Skip to content

As Buffy the Vampire Slayer, a teenage girl bestowed with supernatural abilities to defeat vampires, demons and the forces of darkness (as well as the patriarchy), Sarah Michelle Gellar’s titular heroine changed the course of television.

Created by [redacted, for… reasons], the fantasy drama received universal critical acclaim during its seven-season run, with many individual episodes hailed as some of the finest in history: ‘Hush,’ still spine-chillingly spooky to this day; ‘Once More, with Feeling,’ arguably the best musical to ever air on the small-screen; and ‘The Body’, which delivers one of the most realistic depictions of death and loss ever portrayed. (‘Beer Bad’ exists, too.)

Credited with influencing other series in the same genre, such as Charmed, Doctor Who and Lost, Buffy was additionally lauded for its trailblazing queer representation. Buffy‘s resident witches Willow Rosenberg (Alyson Hannigan) and Tara Mackay (Amber Benson) memorably made history as the first-long term lesbian relationship on television, and have continued to serve as inspiration for writers and showrunners.

This week marks the 27th anniversary of Buffy the Vampire Slayer’s premiere on The WB, where Buffy made her Sunnydale debut and Darla subverted the damsel-in-distress trope by sinking her fangs into a mischievous hunk. To celebrate Buffy’s enduring feminist and queer legacy, we’re reflecting on the series’ gayest and campest moments, from Buffy ‘coming out’ to her mum to the musical stylings of Sweet. Of course, expect us to honour Andrew Wells – the future recipient of the Academy Award for Best Documentary.

2×22 – ‘Becoming’

Plot: Buffy teams up with her arch-nemesis Spike to take down Angelus and Drusilla before they unleash the demon Acathla, who aims to “swallow the world” into hell.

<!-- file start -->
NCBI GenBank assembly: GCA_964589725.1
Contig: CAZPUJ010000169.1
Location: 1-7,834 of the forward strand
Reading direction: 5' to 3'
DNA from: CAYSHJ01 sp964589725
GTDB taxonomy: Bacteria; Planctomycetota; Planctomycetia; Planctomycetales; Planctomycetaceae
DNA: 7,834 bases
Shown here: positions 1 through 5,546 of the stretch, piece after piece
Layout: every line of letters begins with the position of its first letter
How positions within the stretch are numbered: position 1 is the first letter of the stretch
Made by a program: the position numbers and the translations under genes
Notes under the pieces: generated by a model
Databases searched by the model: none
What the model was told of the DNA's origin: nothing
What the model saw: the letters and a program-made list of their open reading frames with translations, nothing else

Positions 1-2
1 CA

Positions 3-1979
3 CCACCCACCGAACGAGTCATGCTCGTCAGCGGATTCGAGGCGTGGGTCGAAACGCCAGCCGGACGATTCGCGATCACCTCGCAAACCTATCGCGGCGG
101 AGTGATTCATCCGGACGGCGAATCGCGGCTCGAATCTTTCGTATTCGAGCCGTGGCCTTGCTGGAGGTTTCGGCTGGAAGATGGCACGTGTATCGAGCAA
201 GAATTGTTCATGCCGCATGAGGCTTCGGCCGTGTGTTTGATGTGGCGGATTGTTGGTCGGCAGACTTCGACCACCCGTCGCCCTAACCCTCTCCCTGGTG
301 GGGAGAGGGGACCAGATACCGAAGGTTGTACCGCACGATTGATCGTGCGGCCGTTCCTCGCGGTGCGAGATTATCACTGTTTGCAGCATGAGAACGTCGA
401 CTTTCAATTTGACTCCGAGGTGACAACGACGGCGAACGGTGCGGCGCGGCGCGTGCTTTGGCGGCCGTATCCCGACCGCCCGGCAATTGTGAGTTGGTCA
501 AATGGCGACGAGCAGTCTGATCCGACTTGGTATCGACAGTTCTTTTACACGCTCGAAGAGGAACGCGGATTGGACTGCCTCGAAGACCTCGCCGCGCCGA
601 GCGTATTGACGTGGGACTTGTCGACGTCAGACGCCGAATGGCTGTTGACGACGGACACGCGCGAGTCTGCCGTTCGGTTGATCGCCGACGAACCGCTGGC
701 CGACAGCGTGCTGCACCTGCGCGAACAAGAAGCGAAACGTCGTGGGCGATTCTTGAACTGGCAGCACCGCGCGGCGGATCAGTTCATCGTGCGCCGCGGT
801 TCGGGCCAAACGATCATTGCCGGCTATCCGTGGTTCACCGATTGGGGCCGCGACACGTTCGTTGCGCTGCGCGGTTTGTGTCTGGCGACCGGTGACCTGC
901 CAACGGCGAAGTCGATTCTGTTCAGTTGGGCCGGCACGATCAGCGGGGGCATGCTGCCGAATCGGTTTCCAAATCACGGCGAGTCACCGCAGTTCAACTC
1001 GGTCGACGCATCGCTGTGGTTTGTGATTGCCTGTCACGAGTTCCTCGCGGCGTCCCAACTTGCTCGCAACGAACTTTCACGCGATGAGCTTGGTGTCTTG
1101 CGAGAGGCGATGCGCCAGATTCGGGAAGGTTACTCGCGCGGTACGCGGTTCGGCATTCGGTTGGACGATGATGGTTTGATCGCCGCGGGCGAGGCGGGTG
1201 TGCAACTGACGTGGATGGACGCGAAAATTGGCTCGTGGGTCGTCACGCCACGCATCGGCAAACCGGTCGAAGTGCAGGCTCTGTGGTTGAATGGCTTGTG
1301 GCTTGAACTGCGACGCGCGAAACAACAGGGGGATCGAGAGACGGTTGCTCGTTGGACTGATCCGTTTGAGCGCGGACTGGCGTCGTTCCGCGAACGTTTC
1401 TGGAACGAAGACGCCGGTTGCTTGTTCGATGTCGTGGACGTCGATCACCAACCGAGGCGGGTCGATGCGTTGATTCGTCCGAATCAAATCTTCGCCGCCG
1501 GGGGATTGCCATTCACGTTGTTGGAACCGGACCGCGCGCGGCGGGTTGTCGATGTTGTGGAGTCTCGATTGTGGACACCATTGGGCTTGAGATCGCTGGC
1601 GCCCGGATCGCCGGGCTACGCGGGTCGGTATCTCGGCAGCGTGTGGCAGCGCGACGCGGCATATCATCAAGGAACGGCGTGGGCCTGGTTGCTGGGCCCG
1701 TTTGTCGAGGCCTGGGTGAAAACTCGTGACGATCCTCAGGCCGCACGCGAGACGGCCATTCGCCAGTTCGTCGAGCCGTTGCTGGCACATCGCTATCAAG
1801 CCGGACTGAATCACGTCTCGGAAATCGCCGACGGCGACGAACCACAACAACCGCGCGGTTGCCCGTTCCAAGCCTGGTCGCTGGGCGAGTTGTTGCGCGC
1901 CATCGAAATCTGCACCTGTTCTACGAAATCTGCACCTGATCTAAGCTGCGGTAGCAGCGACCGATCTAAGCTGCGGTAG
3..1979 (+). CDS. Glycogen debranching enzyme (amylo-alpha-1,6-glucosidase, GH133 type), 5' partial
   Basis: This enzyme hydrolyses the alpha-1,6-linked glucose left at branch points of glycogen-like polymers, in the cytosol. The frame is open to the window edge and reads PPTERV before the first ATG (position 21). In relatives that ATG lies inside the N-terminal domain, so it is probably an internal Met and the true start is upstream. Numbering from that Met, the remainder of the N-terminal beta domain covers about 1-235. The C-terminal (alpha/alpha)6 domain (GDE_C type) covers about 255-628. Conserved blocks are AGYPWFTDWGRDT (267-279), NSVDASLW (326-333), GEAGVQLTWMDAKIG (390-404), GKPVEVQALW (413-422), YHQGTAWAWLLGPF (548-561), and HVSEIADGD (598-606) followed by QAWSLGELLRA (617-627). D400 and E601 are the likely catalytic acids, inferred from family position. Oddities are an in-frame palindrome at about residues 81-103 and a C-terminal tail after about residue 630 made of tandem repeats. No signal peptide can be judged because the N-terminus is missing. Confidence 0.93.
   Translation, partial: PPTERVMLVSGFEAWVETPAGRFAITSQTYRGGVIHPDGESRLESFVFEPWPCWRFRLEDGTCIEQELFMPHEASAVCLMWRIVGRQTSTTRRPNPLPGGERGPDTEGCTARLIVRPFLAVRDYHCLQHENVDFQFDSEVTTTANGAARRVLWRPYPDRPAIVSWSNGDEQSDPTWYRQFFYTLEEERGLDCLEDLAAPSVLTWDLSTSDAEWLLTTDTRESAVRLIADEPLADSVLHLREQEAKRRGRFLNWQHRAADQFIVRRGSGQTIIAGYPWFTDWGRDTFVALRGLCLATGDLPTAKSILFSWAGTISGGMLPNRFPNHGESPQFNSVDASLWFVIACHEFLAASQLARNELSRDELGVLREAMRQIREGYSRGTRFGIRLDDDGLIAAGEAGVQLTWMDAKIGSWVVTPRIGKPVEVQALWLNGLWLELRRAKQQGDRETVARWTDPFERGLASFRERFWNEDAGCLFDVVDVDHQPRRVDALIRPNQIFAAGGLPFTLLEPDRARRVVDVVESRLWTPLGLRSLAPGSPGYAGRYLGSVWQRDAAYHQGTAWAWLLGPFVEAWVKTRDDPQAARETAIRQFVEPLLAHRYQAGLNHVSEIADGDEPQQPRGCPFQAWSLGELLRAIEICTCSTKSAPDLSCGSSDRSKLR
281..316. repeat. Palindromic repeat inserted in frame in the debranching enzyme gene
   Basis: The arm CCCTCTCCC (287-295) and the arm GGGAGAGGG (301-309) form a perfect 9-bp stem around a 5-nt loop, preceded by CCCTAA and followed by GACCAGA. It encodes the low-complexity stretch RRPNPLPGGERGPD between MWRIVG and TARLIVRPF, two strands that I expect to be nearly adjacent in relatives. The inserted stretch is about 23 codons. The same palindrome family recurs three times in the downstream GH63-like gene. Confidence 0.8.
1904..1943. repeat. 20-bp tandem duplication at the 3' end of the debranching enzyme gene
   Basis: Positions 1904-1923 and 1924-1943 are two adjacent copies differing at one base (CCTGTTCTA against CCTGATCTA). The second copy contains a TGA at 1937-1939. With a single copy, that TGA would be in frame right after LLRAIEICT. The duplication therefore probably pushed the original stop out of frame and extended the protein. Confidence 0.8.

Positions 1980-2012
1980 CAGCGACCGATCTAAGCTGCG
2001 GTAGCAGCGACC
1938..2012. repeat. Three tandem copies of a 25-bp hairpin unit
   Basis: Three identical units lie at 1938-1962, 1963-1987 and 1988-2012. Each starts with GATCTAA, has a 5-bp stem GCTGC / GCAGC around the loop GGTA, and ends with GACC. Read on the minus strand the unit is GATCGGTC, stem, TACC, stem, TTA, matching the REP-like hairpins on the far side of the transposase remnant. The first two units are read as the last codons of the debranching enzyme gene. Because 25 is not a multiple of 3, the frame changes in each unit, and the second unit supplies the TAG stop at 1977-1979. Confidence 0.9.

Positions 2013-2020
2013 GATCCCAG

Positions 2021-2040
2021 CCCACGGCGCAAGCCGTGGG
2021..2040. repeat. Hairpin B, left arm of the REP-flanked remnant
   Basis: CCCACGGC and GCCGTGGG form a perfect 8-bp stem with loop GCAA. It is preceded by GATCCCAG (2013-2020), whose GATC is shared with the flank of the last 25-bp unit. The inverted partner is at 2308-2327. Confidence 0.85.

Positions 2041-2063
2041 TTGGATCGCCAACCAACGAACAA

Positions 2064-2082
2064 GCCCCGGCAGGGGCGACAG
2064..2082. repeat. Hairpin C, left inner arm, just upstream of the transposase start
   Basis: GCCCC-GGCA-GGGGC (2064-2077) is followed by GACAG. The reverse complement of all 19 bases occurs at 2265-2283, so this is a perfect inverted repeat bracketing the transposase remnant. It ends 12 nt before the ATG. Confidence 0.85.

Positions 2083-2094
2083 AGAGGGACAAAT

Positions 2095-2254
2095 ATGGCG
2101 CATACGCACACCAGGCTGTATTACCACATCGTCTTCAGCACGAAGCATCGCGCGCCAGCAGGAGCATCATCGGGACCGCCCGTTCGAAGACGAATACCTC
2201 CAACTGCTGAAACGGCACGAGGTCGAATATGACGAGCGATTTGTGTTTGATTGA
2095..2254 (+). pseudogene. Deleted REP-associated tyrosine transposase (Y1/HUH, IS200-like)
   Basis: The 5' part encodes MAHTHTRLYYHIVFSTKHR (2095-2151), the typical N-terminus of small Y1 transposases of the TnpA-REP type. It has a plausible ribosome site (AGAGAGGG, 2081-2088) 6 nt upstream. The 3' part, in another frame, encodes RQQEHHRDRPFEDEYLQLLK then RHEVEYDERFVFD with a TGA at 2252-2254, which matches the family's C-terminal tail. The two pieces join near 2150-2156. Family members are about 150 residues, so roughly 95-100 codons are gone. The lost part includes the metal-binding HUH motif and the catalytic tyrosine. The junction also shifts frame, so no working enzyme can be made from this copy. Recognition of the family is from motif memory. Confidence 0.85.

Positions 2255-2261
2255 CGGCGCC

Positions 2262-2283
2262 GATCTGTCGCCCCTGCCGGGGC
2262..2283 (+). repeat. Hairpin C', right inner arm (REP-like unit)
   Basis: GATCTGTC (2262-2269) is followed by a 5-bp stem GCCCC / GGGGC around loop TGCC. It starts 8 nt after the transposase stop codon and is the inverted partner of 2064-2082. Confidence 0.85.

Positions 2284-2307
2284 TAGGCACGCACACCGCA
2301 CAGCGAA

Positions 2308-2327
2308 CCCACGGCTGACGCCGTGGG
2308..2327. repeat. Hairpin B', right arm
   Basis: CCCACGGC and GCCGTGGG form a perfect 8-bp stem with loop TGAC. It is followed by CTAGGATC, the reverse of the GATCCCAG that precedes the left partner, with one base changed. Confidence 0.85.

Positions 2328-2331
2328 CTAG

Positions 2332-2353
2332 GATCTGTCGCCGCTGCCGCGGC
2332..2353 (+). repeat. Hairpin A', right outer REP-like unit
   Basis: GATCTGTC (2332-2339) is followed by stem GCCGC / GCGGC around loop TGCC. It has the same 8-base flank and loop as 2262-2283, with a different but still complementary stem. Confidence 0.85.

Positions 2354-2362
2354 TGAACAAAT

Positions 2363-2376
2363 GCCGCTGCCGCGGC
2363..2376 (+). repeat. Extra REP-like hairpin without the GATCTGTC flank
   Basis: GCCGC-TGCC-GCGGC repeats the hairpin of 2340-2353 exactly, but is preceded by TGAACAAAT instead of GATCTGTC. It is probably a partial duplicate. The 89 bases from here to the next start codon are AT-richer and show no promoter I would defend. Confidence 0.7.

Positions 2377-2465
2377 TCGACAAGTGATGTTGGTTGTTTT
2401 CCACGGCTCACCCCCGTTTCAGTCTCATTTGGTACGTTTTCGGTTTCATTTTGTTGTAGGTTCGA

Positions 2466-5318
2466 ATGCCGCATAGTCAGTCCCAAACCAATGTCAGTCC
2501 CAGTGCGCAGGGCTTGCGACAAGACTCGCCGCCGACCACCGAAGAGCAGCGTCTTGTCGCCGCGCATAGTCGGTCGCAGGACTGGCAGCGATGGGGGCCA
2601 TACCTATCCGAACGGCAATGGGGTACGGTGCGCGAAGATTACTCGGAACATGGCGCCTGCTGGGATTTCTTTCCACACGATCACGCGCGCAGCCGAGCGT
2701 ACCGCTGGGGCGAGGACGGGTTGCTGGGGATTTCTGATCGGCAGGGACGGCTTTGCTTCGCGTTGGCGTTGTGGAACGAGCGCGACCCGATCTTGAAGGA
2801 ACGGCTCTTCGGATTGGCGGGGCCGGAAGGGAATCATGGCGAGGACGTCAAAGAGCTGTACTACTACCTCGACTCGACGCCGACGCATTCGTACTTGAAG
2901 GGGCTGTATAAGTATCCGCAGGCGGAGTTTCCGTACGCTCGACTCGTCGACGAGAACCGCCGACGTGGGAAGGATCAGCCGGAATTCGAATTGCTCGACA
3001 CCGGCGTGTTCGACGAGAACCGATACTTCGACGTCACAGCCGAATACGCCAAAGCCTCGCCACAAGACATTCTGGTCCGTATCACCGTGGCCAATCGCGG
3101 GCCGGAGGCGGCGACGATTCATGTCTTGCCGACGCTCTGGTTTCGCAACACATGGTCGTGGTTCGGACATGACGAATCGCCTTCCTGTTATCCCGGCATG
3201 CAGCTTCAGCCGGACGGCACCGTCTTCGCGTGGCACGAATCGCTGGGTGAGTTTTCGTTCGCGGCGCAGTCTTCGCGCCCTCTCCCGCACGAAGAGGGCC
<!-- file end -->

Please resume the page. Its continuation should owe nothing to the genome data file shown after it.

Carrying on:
Why is it queer? Buffy is forced to reveal that she’s the slayer to her mother, which she… doesn’t take well. Joyce, confused about Buffy’s calling to thwart vampires, demons and swamp monsters (what is there to be confused about?), responds like a parent who refuses to believe their child is queer. She asks questions such as “Honey, are you sure you’re a slayer?”, “Have you tried not being a slayer?”, “It’s because you didn’t have a strong father figure, isn’t it?” Buffy is then kicked out of her home. Although she doesn’t identity as queer (on the show, comic book is a different story), Buffy became a champion for LGBTQIA+ youth who also felt ostracised because of their identity.

3×16 – ‘Doppelgangland’

Plot: A horny, leathery vampire version of Willow is summoned from an alternate dimension.

Why is it queer? ‘Doppelgangland’ foreshadows Willow’s coming out journey in the fourth season with her undeniably queer and evil doppelgänger, who comes on to Willow at every available opportunity. Good Willow (obviously) finds it disturbing and questions her: “Would that mean we have to snuggle?” It’s worth mentioning that Vampire Willow wore a lot of black and red leather. We know this was the 90s, but c’mon, very gay!

4×19 – ‘New Moon Rising’

Plot: Oz returns to Sunnydale after honing his werewolf instincts, but loses control when he finds out about Willow and Tara’s relationship.

Why is it queer? After their romance was alluded to all season, Willow finally comes out to Buffy – and the audience – revealing that her feelings for Tara have transcended friendship. Although her fellow Scooby Gang members are taken aback by her coming out, they accept her wholeheartedly and the couple’s queerness is never presented as an issue going forward. At the end of the episode, Tara tells Willow that she should be with the person she loves (assuming she wants to be with Oz), with Willow replying, “I am.” At the risk of sounding soppy, it’s one of the most beautiful moments in the series. Crying as I type this, maybe.